Workers’ compensation refers to a set of state-mandated and federal rules and regulations that provide financial support and medical care for workers who get injured on the job. These regulations were enacted to help improve workplace safety and protect employee health. They are an important element of the modern workplace.
Workers’ compensation is a state-regulated insurance system that pays medical bills and some lost wages to employees who are injured on the job, or who have work-related diseases or illnesses. Employees get benefits based on the type and severity of their injuries and/or illnesses. Federal employees are subject to different workers’ compensation guidelines.
Each state has specific regulations regarding workers’ compensation. To find Connecticut’s specific regulations, click here.
To effectively manage their workplace, it’s important for employers to understand the complex facets of the workers’ compensation system for the states in which they operate. In some states, the size of an organization’s workforce dictates whether an employer must offer workers’ compensation to their employees. In other states, insurance providers and patients have a choice of primary caregiver and rehabilitation services.
Wisconsin passed the first state-based workers’ compensation law in the United States in 1911, setting the standard for the way we handle work injuries today. Employees are no longer required to prove liability, but they also can’t sue their employers if they accept the benefits of their workers’ compensation. It is also known as a “no-fault” system.
The no-fault system works by paying claims regardless of who is to blame for an incident. This means that the insurance pays workers’ comp benefits no matter who is found to be at fault for a workplace injury. This ensures workers won’t have to prove their case before receiving benefits.
When an employee is injured at work, the first thing to do is seek medical care. When an injury is related to orthopedics, it is important to find a practice that specializes in orthopedic care and treats work-related injuries such as Orthopedic Associates of Hartford (OAH). The team at OAH consistently work with the workers’ compensation system and understand the importance of returning employees back to work as smoothly as possible. OAH understands the importance of communicating with patients, payors, and employers, and have the tools to do so. This helps to streamline the process and avoid unnecessary delays in recovery or claims processing.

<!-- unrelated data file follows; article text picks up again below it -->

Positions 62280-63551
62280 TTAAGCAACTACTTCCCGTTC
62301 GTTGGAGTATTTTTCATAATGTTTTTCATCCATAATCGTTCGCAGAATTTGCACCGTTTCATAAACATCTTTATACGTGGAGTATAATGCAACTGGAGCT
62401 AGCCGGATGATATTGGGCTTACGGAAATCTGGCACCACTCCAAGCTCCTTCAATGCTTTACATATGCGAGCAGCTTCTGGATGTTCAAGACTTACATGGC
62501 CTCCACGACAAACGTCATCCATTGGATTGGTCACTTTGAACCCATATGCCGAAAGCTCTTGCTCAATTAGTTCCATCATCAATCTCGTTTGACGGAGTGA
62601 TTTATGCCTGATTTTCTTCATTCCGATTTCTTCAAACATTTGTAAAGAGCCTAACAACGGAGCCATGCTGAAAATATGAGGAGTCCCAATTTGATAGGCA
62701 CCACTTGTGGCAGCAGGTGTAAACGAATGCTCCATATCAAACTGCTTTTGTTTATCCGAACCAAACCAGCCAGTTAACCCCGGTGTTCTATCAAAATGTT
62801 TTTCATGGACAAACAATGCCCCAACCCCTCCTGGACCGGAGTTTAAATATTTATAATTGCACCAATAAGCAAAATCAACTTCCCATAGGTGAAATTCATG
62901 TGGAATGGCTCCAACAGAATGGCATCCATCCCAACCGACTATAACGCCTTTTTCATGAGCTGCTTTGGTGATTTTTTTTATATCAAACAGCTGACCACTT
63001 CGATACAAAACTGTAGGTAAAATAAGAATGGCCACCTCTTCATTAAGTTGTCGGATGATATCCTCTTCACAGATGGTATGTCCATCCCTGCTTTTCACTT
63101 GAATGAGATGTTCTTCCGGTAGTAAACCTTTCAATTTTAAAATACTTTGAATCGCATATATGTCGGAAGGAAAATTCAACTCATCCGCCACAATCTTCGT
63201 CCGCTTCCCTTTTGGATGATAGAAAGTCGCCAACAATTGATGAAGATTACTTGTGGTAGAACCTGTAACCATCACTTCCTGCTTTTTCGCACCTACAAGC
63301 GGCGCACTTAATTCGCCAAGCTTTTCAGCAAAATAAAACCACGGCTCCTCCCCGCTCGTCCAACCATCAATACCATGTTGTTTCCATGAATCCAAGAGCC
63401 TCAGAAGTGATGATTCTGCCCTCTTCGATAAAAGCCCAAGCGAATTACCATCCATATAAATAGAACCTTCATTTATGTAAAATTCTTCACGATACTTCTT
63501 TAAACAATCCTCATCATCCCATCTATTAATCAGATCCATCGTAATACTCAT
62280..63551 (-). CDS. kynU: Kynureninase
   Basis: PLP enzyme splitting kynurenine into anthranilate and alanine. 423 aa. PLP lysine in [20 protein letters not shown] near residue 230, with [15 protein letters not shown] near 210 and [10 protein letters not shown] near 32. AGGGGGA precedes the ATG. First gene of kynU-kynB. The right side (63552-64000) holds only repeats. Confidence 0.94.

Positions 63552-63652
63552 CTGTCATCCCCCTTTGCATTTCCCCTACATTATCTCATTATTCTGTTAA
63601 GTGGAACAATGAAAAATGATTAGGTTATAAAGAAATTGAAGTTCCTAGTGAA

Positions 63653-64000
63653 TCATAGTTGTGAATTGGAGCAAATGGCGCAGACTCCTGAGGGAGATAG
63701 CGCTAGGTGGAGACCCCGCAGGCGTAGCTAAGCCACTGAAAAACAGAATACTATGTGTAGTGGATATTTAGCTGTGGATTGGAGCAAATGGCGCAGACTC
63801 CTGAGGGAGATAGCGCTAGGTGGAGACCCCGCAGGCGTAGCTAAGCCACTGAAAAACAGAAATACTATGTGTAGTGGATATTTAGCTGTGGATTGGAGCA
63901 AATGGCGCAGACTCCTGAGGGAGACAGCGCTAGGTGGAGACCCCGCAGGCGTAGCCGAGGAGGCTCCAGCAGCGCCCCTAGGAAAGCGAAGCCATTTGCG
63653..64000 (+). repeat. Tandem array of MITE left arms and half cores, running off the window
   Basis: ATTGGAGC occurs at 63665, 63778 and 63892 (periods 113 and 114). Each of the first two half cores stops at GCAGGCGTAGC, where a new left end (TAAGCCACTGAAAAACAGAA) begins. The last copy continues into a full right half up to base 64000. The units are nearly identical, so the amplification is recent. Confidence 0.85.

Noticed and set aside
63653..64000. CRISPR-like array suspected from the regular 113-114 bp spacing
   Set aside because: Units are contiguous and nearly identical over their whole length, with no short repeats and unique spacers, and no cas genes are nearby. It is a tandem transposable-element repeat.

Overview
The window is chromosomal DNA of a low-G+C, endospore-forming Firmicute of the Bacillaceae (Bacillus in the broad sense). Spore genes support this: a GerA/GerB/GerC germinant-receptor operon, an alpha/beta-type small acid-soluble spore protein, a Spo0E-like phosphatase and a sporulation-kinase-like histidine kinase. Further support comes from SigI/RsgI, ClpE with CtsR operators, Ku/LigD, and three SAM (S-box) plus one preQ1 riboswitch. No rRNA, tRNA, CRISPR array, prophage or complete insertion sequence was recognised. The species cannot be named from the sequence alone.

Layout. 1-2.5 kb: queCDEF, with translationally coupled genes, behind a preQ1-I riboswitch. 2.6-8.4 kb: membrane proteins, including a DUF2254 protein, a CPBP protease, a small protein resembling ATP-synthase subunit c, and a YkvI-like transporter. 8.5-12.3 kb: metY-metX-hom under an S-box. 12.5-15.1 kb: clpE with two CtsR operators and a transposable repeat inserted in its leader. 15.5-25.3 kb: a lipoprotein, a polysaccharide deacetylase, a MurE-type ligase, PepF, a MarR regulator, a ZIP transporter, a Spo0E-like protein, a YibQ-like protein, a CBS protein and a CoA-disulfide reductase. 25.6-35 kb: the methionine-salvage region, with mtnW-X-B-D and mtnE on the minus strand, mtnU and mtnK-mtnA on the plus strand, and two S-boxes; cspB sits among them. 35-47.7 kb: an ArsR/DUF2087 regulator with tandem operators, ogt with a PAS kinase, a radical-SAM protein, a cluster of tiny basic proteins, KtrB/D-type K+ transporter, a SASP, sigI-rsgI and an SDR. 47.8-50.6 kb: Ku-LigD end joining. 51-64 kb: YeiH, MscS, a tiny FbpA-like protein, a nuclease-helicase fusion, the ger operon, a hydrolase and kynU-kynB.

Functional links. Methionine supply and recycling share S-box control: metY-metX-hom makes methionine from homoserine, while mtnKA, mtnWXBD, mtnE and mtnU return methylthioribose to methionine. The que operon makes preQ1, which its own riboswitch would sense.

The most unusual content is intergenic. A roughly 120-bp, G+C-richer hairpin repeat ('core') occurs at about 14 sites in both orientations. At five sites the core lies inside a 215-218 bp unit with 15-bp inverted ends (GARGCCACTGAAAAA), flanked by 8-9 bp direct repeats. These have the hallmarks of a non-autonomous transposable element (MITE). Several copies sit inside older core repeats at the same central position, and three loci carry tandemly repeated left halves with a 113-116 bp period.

The most common workers’ compensation claims include the following:
Injured employees can be denied compensation for many reasons, including:
Although the amount varies by state, claimants can receive replacement wages and compensation for medical expenses. Claimants may also receive temporary disability payments, which in many states is equal to two-thirds of their average wages, up to a fixed amount. A permanently disabled claimant may qualify for a lump sum or benefits throughout the duration of their disability. The claimant must be unable to perform their previous work duties or be unable to work at all to receive these benefits. In case of death, the surviving dependents receive the deceased worker’s benefits. On-the-job training, education, or job placement assistance is also available in some states.
In addition to following their state’s regulations, employers should also post notices advising employees of their legal rights. These must be posted in a convenient location frequented by employees during working hours. These notices typically tell employees if their employer is self-insured, display contact information regarding the company’s workers’ compensation carrier, and give details about available benefits. Posted notices should state that injured employees have the right to medical treatment and whether they can choose and/or change their treating physician, which differs by state.
When filing a workers’ compensation claim, employees should go over their state’s regulations with their employer. Regulations vary for each state, but the necessary steps are generally similar. Depending on the severity of the injury, employees may need to seek medical attention immediately. If the injury is not severe, most states set a time limit that can range from a few days to two years. Employers must typically provide a workers’ compensation claim form within 24 hours of receiving notice of the injury.
* This document is adapted from content written by Haley Bass and Concentra; it is an overview and does not constitute legal or medical advice. Always seek legal advice specific to your state and situation.